LONDON: Swedish telecoms giant Ericsson put contractors’ lives in danger when it insisted they continue working in Daesh-controlled territory in Iraq, according to leaked documents seen by the BBC.
Contractors were kidnapped due to Ericsson’s insistence that they continue to work, the BBC reported.
In leaked documents obtained by the International Consortium of International Journalists and shared with 30 media partners, it was revealed that senior staff refused to shut down the Ericsson’s Mosul operations when Daesh seized the city in 2014.
Despite a lawyer’s recommendations that they cease activity, senior company managers said they felt such an action was “premature” and would “destroy” Ericsson’s business in Iraq, according to the documents. A number of those workers were later kidnapped by Daesh.
Last week, CEO Borje Ekholm admitted, in response to the leak, that Ericsson may have paid off Daesh to allow the company to continue operating in areas run by the terror group.
The company admitted to “serious breaches of compliance rules” and its code of business ethics regarding Ericsson employees, vendors and suppliers in Iraq between 2011 and 2019.
The news immediately wiped 12 percent off Ericsson’s share price, which has dropped nearly 20 percent in the past month.
According to the leaked documents, one man, Affan, was among a group of engineers carrying out fieldwork for Ericsson when Daesh took Mosul.
He was sent with a letter on behalf of the company seeking permission from Daesh for them to continue working there.
But as soon as they arrived, they were met by a pickup truck full of gunmen who seized them, he told German public broadcaster NDR.
Then a Daesh fighter used his phone to call Ericsson managers and demanded that the company pay $2.4 million to work in the area, Affan said.
“He (the Daesh member) said that if you (Ericsson) do not pay, this person you sent and everyone else who works for you will be hunted down by us, we will bring them here. One by one.”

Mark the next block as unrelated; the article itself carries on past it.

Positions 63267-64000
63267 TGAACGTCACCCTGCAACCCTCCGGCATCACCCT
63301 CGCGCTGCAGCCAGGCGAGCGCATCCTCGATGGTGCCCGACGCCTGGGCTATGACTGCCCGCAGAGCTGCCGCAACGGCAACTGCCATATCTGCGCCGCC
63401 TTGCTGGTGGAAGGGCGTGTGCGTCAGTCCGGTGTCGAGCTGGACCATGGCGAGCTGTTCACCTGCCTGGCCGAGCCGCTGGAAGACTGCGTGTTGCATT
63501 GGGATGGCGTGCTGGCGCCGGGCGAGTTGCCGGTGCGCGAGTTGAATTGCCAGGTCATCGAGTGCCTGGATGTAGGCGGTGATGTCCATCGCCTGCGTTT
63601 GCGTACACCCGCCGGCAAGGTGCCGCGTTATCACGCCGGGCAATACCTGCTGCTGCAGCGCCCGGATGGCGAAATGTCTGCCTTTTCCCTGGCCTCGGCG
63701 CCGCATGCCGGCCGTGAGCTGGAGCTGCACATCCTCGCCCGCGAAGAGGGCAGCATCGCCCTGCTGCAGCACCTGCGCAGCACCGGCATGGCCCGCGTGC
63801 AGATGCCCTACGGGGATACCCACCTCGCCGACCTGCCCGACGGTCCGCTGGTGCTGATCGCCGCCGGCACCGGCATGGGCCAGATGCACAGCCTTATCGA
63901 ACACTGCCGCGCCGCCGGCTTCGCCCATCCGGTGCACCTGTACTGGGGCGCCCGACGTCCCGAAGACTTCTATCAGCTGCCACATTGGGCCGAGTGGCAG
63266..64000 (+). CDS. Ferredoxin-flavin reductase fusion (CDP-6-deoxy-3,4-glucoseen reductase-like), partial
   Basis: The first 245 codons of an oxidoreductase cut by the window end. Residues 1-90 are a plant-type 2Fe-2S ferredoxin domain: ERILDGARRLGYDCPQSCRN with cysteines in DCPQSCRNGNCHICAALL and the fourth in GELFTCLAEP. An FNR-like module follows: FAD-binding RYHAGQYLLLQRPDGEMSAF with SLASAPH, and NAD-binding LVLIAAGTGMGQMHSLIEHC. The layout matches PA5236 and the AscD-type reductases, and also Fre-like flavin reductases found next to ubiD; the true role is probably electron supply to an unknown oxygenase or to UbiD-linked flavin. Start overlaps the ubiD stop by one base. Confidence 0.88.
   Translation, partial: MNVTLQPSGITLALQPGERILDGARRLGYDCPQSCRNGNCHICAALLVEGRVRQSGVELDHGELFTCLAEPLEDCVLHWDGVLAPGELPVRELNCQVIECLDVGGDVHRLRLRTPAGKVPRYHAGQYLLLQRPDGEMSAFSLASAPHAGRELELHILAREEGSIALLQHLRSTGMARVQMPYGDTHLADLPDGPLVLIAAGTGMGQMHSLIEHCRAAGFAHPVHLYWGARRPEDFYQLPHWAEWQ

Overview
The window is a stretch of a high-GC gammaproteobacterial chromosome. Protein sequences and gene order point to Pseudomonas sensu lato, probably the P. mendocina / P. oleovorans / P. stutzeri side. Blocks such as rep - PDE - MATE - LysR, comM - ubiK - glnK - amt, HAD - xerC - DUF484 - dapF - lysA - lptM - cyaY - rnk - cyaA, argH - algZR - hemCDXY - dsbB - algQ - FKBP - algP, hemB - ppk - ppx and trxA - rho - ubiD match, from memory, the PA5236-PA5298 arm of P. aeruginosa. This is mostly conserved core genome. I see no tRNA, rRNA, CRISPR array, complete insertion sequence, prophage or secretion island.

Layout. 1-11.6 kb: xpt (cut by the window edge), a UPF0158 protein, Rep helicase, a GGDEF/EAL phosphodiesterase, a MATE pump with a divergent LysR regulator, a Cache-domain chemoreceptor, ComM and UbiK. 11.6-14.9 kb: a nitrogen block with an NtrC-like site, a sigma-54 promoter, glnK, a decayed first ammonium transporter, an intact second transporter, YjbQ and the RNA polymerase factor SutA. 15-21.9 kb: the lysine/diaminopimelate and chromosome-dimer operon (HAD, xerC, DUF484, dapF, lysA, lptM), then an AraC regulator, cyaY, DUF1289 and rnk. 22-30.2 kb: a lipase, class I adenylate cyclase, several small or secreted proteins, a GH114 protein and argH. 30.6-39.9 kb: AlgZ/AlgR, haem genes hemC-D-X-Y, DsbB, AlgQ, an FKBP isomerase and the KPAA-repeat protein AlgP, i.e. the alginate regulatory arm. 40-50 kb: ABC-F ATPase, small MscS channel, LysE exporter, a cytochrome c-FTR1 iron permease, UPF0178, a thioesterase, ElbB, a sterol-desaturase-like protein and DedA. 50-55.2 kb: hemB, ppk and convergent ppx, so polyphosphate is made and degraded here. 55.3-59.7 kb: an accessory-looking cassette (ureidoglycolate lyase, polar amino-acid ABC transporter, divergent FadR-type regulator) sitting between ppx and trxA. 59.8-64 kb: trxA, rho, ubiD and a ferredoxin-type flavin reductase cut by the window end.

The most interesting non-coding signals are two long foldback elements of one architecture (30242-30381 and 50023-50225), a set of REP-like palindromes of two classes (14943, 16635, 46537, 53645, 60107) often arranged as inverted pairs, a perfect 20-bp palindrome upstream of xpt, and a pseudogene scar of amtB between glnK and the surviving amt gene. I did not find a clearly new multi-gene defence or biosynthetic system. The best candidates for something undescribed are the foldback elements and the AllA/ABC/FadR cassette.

Affan was placed under house arrest and said an Ericsson manager then stopped answering his calls, adding: “He abandoned me, he turned off the phone and disappeared.”
Affan was released after a month and maintains he was abandoned by Ericsson, but the leak said one of the company’s partners “made arrangements” with Daesh to secure his release and let the company continue its work in Mosul.
In other interactions with the terror group, Ericsson’s transport contractor used a fast route to transit Daesh-controlled territory in Iraq to avoid government checkpoints. Bribes to militants were likely paid along the way.
A senior government telecoms official in Mosul, who chose not to be named for fear of losing his job, told one of ICIJ’s media partners: “Ericsson knew well what was going on. There is not a sane person who would deal directly with IS (Daesh), they all do it through the subcontractors.
“Militants would take a percentage from every cent paid in Mosul on any project or work. This is how (Daesh) accumulated millions.”
In 2019, Ericsson reached a $1 billion settlement with US authorities following allegations of widespread corruption in five countries.
Ericsson has not revealed whether the new revelations were disclosed to the US Department of Justice at the time of the settlement.